Singapore says Hong Kong declined 2016 request to arrest Jho Low


Singapore • Singapore said its request to Hong Kong authorities in 2016 to arrest Low Taek Jhow, or popularly known as Jho Low, for alleged money laundering and dealing with stolen property wasn’t acted on, refuting media reports that said it didn’t ask for the Malaysian financier to be apprehended.

The request for assistance to provisionally arrest Low — a central figure in a global multi-billion dollar probe related to Malaysian state investment fund 1Malaysia Development Bhd (1MDB) — was sent to the Hong Kong Department of Justice (DoJ) in April 2016, a representative for Singapore’s police said yesterday in response to Bloomberg News queries.

“Singapore’s request was declined by the Hong Kong authorities,” the Singapore police said, without elaborating on why it was denied. The request was made under an agreement for the surrender of fugitive offenders between both territories, it said.

The DoJ in Hong Kong said it doesn’t comment on individual cases. Low’s representative didn’t immediately reply to an email seeking comment.

Low was in Hong Kong and Macau recently, according to media reports. The South China Morning Post said in a July 7 article that Low was free to recently leave Hong Kong for Macau because neither Malaysia nor Singapore had formally requested his arrest. He left Macau, the world’s biggest casino hub, for an unknown destination, the Malaysiakini news website reported yesterday.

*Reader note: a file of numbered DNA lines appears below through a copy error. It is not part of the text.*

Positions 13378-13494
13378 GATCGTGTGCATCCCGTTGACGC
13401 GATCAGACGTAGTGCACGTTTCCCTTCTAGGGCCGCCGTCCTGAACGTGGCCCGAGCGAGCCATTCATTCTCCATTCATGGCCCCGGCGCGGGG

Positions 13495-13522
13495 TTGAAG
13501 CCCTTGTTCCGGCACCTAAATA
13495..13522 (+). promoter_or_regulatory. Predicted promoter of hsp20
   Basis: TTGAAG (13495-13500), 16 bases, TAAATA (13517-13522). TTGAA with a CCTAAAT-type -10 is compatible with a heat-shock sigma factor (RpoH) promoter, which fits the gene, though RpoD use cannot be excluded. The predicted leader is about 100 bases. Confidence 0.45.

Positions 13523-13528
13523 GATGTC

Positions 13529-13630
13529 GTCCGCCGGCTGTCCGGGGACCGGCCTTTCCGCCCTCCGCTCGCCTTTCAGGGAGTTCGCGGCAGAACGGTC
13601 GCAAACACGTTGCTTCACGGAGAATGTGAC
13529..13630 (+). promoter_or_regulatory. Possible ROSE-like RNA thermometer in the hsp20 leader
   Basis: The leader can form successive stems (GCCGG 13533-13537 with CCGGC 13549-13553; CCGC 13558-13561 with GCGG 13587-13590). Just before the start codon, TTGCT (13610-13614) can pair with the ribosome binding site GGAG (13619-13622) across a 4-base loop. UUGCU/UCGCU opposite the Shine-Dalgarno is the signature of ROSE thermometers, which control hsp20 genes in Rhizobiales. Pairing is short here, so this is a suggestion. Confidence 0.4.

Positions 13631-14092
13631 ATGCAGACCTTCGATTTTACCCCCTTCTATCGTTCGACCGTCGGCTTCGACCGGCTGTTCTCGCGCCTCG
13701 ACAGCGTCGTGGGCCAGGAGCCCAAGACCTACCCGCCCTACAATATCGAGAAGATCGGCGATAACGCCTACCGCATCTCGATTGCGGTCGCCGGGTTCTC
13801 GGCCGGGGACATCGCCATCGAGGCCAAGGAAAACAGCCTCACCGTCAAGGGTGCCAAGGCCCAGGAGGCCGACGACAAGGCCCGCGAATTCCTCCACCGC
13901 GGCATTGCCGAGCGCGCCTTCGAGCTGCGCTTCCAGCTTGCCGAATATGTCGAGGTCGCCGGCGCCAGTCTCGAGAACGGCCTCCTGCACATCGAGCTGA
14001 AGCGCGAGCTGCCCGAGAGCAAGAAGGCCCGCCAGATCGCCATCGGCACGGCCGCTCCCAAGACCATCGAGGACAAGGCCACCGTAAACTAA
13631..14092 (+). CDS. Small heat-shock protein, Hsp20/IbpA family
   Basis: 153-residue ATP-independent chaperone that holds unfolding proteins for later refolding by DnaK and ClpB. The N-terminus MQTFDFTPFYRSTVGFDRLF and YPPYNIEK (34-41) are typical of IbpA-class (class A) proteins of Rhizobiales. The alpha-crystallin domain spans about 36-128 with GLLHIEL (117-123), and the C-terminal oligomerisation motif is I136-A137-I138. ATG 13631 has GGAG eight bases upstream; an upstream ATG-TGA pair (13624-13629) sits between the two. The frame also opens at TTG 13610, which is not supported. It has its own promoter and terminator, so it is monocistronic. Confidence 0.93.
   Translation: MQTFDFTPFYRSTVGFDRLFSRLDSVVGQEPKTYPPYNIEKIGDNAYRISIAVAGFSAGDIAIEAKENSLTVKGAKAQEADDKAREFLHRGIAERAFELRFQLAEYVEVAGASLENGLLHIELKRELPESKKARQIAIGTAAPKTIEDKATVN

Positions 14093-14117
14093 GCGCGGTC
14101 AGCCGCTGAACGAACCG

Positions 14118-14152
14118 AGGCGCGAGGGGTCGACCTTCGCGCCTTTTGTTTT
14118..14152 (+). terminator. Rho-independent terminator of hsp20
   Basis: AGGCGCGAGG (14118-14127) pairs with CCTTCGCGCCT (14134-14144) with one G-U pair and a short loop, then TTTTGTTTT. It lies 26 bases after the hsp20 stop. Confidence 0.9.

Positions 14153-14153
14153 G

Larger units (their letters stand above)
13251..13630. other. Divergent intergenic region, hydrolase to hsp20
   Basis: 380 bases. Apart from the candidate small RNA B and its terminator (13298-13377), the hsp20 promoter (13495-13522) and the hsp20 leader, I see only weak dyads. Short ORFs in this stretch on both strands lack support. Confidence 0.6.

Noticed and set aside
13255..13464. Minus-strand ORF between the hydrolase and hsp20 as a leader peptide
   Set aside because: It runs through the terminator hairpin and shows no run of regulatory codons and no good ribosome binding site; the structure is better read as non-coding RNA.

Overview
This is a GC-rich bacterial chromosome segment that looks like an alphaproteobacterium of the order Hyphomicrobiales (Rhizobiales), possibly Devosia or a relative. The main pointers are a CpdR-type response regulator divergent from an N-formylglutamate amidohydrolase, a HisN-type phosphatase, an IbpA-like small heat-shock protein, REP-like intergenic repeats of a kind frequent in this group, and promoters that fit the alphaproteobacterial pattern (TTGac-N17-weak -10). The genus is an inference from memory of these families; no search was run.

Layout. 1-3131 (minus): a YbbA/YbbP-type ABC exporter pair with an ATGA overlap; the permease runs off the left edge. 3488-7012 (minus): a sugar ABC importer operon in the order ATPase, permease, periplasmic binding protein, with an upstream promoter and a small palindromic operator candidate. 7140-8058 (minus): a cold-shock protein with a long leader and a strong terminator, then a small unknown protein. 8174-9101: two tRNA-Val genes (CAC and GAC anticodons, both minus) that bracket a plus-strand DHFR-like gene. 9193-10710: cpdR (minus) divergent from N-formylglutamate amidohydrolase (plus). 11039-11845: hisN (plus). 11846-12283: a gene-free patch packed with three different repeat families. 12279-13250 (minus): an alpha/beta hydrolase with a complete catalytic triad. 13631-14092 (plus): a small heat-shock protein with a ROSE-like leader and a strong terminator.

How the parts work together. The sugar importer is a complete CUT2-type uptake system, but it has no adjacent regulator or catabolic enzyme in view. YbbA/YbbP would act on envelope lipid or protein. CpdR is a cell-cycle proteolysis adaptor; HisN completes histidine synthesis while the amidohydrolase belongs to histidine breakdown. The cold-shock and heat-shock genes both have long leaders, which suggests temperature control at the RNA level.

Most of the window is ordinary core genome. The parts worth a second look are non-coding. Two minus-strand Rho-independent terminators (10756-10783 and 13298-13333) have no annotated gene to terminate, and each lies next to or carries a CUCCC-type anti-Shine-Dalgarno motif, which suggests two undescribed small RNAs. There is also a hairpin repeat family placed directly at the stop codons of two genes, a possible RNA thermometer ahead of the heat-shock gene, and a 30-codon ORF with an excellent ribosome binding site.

1MDB is at the heart of a scandal which allegedly saw US$4.5 billion (RM18.14 billion) misappropriated from the fund. Switzerland’s top prosecutor on Tuesday said 1MDB was used as a Ponzi scheme. Low, described by Malaysian authorities as the “best witness” in the probe, is a wanted man in his home country and Singapore. Low said in June that he would help in the probe and instructed his lawyers to make contact with the Malaysian Anti-Corruption Commission (MACC) after he was made aware they were seeking him for assistance. He has previously denied wrongdoing. Malaysia has said it has enough evidence on Low’s crimes.

“We issued a warrant of arrest for Low in April 2016, following investigations and charges against him for offences of money laundering and dishonestly receiving stolen property,” the Singapore police said yesterday. “Low remains a key person of interest to Singapore in ongoing 1MDB-related investigations.”

At Singapore’s request, the International Criminal Police Organisation (Interpol) published a red notice — a request to locate and provisionally arrest a person — for Low in 2016. Both Singapore’s warrant of arrest for Low and the Inter- pol red notice against him are in force, the police said. — Bloomberg